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The Roar



Wallabies vs Scotland: Did I see what I needed to see?

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8th November, 2021
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Let’s just start this fine Tuesday by addressing the elephant in the room: a 2:15pm Sunday afternoon kick-off in Edinburgh does not a convenient Monday morning viewing time on the Australian east coast make.

Nope, not a fan. Not at all.

For one thing, it’s ruined my Monday routine. Mainly by needing to go into work on my normal day off and fulfil TV network needs for the ABC. It’s ruined my leisurely ‘write what comes to me’ approach. This week’s column has required a significant increase in planning (as in, it’s required ‘some’). Some of these pars were written well in advance of the game, for example.

But I’ve done this deliberately, so that I had a theme to take into the Wallabies clash with Scotland at Murrayfield, a theme that could them carry straight into the column, whenever I finally got around to starting it.

The idea was to save myself some time, essentially, and have something worth discussing, but in a way that’s logistically possible and doesn’t involve my submitting the column minutes before you start reading it on Tuesday.

Before the teams ran out in Edinburgh, I scribbled down five fairly straightforward points. Five things I needed to see from the Wallabies in this game.


The points were simply areas of the Wallabies games that has been going really well over the last little bit, but that would be suddenly under extra pressure against Scotland for two obvious reasons: they were playing in the UK for the first time in years, and the whole Japanese employment saga that blew up way more than it needed to.

All in all, the performance was… well, okay.

Like is so often the case, there were some nice passages of play from the Wallabies and the lead-up to both disallowed tries proved that they could work themselves into position to score if they played with the right amount of patience.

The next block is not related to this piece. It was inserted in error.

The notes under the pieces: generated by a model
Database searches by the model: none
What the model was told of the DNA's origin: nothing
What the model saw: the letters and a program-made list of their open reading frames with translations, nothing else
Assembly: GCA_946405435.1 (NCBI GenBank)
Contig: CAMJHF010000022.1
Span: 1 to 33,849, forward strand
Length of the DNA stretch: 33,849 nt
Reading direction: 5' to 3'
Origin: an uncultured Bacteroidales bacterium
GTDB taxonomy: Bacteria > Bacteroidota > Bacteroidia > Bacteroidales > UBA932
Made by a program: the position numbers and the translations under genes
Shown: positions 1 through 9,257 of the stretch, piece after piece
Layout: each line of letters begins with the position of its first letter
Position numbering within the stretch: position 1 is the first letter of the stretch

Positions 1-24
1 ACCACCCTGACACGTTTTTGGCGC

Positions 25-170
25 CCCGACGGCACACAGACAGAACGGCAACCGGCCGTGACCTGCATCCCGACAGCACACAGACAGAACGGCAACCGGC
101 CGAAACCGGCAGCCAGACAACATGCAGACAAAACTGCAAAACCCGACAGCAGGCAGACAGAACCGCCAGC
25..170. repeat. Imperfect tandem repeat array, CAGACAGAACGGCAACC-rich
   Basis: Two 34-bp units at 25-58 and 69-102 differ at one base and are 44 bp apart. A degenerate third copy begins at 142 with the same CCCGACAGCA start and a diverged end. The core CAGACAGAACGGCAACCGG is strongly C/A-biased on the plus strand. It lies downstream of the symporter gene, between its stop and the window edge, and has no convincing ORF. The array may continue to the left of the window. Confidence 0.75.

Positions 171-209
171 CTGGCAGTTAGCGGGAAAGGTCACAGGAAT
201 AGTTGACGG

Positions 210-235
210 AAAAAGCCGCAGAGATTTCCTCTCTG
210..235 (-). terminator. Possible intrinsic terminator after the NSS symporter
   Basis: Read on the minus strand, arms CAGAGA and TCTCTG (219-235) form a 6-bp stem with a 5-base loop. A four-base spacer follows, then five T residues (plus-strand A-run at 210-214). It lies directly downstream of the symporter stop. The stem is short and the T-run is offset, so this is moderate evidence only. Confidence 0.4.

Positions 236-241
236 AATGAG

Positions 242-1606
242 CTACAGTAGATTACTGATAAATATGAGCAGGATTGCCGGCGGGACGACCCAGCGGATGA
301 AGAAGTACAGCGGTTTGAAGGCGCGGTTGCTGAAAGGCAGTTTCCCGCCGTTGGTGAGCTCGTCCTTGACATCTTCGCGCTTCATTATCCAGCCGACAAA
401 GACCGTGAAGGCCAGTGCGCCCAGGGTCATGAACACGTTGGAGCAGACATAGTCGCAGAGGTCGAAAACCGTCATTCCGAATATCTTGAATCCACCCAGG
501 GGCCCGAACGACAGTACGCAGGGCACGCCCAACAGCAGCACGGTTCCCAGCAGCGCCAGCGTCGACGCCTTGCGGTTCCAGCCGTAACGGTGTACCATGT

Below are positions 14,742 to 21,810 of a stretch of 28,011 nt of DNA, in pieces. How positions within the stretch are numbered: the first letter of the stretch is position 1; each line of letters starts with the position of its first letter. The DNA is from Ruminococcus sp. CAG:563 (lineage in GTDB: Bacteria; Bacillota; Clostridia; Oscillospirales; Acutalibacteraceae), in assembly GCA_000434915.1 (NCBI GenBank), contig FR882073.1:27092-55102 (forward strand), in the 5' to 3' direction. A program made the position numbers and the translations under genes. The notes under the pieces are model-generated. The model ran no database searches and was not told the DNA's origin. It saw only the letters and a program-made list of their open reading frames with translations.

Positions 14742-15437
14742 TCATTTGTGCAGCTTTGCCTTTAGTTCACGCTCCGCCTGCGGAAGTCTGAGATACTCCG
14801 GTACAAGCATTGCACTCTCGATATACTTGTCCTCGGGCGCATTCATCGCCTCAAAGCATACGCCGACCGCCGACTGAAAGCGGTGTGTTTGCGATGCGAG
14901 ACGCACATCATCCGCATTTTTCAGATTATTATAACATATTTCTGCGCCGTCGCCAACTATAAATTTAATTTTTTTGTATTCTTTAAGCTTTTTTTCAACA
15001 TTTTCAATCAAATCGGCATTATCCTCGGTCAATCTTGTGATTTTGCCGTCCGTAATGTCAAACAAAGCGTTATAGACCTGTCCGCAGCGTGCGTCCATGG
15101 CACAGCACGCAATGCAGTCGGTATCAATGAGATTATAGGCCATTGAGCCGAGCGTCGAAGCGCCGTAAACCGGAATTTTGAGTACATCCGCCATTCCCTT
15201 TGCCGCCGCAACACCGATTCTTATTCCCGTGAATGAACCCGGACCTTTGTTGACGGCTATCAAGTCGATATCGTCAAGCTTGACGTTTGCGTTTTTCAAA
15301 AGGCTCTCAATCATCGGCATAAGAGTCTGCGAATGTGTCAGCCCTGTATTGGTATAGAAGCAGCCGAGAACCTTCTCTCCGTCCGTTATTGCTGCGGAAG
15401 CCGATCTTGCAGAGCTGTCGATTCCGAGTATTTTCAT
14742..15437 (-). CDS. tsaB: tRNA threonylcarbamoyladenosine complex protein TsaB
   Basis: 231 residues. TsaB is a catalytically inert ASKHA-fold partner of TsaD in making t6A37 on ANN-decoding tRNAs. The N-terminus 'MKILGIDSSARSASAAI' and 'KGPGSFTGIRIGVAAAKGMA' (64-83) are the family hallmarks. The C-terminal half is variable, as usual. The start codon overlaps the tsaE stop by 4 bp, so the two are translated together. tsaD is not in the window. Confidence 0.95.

Sadly, their decision-making and discipline let them down all too often, with the lead-up to both disallowed tries providing the perfect example here as well.

Anyway, this is what I noted down, and this is what I needed to see.

Defensive standards needed to stay high
Over the five straight wins, the Wallabies have been defending in the mid-90 per cent range for tackle effectiveness; seriously elite areas. Several wins through The Rugby Championship and the win over Japan produced missed tackle numbers best described as ‘a handful.’ Single figures. One in every 20 attempts, or thereabouts.

Sadly, that standard slipped rather dramatically against the Scots, with the Wallabies missing 21 tackles from 104 attempts. That’s one in every five, and the problem didn’t really discriminate, with only five of the starting XV finishing with a naught in the ‘MT’ column.


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It’s only for the fact Scotland conceded a third more turnovers than did Australia that they couldn’t do more damage beating that many defenders. They also made four clean breaks and got 11 offloads away. Yet, it still felt they didn’t play nearly as much rugby as the Wallabies did.

Certainly, this aspect of the Wallabies game can’t remain this low next weekend against England. The Red Rose certainly aren’t the All Blacks, but they’re capable of that level of precision on their day, and don’t really need an invite to turn turnover into attacking opportunity. Plenty to work on, then.

Set piece platform needed to remain solid
There’s no doubt the addition of Rory Arnold went a long way to shoring up the Australian lineout, and this was a good thing after the showing against Japan and also Argentina to complete The Rugby Championship.

Rory Arnold looks on

Can the Wallabies turn it around against the Pumas? (Photo by Matt Roberts/Getty Images)


The Wallabies won all 13 of their own throws, while also putting the Scots under pressure on their throw and even stealing one for good measure.